Village officials question police patrol after precinct merger

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Third Precinct Commander John Berry told Great Neck village mayors last Wednesday that crime in Great Neck dropped 4 percent from 2014 to 2015,

But some village officials said they were not satisfied, saying that the merger of the Third and Sixth Precincts has caused less patrol of the peninsula.

Village of Great Neck Mayor Pedram Bral said he has noticed less patrol cars driving through neighborhoods than he used to see when the Sixth Precinct was operational.

“It just seems like since they left the Sixth Precinct, that we see less cop cars in the north side,” Bral said. “We just don’t see them anymore.”

The Sixth Precinct, which was located on Community Drive in Manhasset, was consolidated with the Third Precinct, located in Williston Park, with the Williston Park location serving as its headquarters under a county-wide plan proposed by Nassau County Executive Ed Mangano and passed in a party-line vote by Republican county legislators in March 2012, as a cost saving effort.

The Third Precinct was then split into two divisions — the Third South Subdivision and Third North Subdivision, which is currently responsible for Manhasset and Great Neck.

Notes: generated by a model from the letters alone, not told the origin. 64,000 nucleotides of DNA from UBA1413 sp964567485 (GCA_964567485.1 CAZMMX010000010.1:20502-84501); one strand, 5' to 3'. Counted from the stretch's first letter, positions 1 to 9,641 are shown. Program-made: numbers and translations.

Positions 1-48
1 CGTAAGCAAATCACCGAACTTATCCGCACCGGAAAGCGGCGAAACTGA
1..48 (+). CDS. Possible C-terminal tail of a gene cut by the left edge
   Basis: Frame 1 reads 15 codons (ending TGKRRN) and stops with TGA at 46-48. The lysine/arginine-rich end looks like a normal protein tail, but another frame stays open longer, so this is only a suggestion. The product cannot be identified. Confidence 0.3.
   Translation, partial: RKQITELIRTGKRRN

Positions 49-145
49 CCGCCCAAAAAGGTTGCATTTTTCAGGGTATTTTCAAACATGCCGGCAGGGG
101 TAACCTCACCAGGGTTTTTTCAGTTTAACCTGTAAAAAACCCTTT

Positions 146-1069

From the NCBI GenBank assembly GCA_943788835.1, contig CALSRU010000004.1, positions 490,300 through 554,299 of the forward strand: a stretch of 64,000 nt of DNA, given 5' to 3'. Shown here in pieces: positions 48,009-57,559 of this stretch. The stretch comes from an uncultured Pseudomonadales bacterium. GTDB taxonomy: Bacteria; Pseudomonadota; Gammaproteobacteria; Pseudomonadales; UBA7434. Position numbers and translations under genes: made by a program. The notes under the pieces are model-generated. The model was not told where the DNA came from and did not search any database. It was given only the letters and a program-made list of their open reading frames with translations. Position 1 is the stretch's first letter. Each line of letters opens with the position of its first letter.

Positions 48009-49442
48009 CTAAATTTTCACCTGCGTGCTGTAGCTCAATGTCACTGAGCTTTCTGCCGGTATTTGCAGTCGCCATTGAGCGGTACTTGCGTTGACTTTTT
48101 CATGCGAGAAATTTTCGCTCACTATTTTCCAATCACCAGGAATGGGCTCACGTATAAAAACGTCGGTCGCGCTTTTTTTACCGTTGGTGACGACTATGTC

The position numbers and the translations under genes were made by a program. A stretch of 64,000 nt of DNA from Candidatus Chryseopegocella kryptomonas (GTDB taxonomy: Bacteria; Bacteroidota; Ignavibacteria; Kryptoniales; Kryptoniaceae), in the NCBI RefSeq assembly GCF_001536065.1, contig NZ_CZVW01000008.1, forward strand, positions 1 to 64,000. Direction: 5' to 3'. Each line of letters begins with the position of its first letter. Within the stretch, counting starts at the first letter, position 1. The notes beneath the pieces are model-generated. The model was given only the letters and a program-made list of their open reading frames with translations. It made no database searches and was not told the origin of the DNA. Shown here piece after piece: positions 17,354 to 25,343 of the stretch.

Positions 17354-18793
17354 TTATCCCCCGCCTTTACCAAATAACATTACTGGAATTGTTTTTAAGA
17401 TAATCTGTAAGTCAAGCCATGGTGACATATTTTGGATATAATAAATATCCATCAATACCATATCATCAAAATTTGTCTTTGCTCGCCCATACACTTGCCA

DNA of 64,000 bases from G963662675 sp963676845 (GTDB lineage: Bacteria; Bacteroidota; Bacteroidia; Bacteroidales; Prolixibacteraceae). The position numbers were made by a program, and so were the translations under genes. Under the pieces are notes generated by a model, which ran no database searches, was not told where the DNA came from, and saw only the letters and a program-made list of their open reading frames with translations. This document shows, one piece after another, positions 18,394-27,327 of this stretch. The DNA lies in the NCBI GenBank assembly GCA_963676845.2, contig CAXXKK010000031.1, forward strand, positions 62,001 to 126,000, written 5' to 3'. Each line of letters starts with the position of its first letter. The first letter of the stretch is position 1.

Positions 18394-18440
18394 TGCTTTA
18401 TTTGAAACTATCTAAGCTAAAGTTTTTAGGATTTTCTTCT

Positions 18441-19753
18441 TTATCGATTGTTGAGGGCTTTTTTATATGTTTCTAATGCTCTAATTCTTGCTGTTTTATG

Berry, speaking at the monthly Great Neck Village Officials Association meeting, said there are the same number of patrol cars in the area as there were prior to the merger, 25 in the south subdivision and 24 in the north subdivision.

“We didn’t redraw lines,” he said. “The posts stayed the same as they were before.”

Nassau County police patrol the villages of Great Neck, Great Neck Plaza, Russell Gardens, Saddle Rock and Thomaston.

The villages of Great Neck Estates, Kensington, Kings Point and Lake Success have separate village police forces.

Berry also said the recent return of problem-oriented police, or POP, officers would help villages notice more of a police presence.

He added that POP officers were initially removed because the police department had a high number of officers retiring.

“We’ve been hiring like crazy over the last year or two so now we’re starting to fill up the ranks again,” Berry said. “Now there’s been the opportunity to bring the POP guys back.”

Village of Saddle Rock Mayor Dan Levy said he appreciated the return of the POP program because a POP officer recently helped respond after a resident’s home was burglarized.

“I am very happy with its re-institution,” Levy said.

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